The lack of visual coverage adds to the mystique of Jones. It was that mystique which made his professional debut one of the most anticipated in boxing history. So much so that the $72,500 Jones earned for his opening bout was then largest purse ever given to a debutant. To put it into perspective, Sugar Ray Leonard, America’s darling by virtue of winning a gold medal in the 1976 Olympics in Montreal, had been paid $40,000 for his debut three years prior.

First impressions are usually vital. There might be no rebounding from a bad one. For Jones there wasn’t. Of his six fights, one stands out; his pro debut against Abraham Yaqui Menenses. The Mexican was giving away six inches and 50lbs. He entered the ring with a 5-6 (5) record. Physically, at least, it looked like a mismatch.

An impressive knockout by Too Tall would have whet fans’ appetite going forward, but he barely survived and won a majority six-round decision by scores of 57-57, 57-56, and 58-55.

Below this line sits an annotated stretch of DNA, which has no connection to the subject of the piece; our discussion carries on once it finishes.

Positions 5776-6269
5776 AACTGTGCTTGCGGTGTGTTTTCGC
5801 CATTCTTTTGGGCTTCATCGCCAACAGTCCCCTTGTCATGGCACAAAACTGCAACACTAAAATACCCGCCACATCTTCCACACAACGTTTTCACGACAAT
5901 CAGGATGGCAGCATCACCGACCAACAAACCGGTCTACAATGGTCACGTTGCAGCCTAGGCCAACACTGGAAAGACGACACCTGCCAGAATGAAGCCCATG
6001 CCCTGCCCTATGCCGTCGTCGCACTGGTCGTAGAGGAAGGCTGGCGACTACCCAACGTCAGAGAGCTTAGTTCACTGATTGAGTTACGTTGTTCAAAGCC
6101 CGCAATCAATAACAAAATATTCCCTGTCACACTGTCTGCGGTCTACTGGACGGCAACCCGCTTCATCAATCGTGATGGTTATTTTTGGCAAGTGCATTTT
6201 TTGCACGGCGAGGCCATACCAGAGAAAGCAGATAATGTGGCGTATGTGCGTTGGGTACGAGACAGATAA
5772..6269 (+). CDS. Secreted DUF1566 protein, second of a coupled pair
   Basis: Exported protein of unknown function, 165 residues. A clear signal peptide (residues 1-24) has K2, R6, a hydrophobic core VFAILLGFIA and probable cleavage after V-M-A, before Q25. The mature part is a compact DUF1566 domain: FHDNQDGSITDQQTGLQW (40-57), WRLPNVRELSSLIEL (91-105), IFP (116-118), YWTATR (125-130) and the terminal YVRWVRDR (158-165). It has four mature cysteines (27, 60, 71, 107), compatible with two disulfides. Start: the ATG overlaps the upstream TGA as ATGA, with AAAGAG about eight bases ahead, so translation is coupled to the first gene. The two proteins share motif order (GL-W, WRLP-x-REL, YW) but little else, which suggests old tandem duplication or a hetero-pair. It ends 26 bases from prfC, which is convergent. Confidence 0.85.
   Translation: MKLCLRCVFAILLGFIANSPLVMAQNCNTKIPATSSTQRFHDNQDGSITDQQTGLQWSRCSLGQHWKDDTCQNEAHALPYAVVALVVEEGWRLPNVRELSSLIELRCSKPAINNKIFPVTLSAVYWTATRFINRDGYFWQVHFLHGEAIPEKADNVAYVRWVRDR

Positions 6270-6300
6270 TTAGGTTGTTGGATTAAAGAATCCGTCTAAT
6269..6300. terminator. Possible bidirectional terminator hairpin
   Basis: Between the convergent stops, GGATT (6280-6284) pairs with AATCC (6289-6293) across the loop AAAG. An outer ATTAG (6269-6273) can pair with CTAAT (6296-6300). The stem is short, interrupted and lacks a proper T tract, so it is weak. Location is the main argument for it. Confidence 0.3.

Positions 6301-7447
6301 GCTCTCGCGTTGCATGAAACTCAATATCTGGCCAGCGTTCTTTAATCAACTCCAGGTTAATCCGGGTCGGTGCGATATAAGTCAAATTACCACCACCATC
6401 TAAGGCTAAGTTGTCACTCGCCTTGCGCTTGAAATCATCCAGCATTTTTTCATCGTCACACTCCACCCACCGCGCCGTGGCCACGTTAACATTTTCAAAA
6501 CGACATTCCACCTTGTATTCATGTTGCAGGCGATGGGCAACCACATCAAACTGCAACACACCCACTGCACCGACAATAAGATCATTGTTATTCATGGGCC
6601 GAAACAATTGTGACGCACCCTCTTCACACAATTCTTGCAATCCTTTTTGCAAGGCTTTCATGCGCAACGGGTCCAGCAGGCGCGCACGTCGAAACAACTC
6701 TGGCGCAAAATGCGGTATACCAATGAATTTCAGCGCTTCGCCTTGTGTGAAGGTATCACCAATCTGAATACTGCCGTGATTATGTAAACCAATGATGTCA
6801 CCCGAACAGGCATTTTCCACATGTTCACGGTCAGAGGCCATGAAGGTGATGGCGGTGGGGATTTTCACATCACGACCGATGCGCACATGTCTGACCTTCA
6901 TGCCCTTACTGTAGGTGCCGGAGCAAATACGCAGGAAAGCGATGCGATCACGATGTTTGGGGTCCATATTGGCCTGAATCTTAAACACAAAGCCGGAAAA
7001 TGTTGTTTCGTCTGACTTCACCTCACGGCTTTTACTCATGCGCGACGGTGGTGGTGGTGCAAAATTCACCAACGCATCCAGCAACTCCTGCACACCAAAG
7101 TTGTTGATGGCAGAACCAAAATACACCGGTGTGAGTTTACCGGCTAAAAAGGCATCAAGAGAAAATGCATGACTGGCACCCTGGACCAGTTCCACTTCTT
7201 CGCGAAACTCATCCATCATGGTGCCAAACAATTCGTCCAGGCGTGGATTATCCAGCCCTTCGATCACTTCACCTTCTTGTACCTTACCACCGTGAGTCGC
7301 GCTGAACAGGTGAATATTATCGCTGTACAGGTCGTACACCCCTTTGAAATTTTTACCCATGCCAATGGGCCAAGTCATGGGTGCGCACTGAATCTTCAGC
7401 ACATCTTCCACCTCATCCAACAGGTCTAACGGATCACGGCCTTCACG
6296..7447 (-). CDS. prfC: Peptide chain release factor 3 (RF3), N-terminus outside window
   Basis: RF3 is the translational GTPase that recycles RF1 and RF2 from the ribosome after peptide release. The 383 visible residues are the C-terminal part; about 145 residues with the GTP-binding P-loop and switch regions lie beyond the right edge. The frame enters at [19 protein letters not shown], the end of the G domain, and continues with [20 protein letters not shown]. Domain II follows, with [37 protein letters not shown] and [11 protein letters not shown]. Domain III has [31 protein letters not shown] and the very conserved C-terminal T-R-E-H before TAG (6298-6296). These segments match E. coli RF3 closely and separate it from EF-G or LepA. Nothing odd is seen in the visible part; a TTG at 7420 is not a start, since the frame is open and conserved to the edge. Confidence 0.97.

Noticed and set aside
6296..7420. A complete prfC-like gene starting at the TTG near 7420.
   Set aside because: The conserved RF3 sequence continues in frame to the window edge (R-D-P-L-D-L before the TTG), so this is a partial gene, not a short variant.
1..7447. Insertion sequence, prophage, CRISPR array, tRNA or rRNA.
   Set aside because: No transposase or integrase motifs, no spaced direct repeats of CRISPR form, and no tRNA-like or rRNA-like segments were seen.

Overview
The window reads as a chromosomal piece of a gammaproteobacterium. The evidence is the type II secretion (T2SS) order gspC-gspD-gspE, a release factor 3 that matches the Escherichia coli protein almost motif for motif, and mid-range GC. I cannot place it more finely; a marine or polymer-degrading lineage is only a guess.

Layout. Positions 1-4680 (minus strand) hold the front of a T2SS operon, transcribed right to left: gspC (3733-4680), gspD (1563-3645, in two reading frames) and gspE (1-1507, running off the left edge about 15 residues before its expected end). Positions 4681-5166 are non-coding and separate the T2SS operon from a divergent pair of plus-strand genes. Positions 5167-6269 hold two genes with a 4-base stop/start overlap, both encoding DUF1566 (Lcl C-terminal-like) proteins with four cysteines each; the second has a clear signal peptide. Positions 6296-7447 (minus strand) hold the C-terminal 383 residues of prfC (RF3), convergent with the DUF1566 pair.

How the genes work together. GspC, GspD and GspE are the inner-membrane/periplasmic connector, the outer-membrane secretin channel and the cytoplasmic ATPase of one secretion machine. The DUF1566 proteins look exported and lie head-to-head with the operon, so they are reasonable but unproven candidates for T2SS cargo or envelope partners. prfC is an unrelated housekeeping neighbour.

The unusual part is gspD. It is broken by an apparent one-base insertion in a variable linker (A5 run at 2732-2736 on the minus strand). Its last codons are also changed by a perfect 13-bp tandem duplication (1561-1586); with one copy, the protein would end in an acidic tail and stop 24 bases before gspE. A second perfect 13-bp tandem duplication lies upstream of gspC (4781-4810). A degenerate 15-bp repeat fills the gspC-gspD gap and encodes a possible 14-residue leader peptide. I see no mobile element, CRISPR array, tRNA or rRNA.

In the last round, a left hook dropped Jones who was then flagrantly hit while down. A disqualification would have been justified, but the referee Buddy Basilico later admitted to underestimating the severity of the foul blow. Jones struggled to his feet before the 10 count and, prematurely, Meneses charged at him. While this was going on, Griffith was on the ring apron allegedly attempting to administer smelling salts to Jones. In any event it was close to a half-minute from the time Too Tall was dropped to when the action officially resumed. The break helped him survive to the final bell.

Jones’ version is somewhat different. “I was not knocked down, I slipped and he hit me while I was getting up. It threw my equilibrium off. We wanted a guy to fight. Yaqui ran. I had trained for a different type of fight.”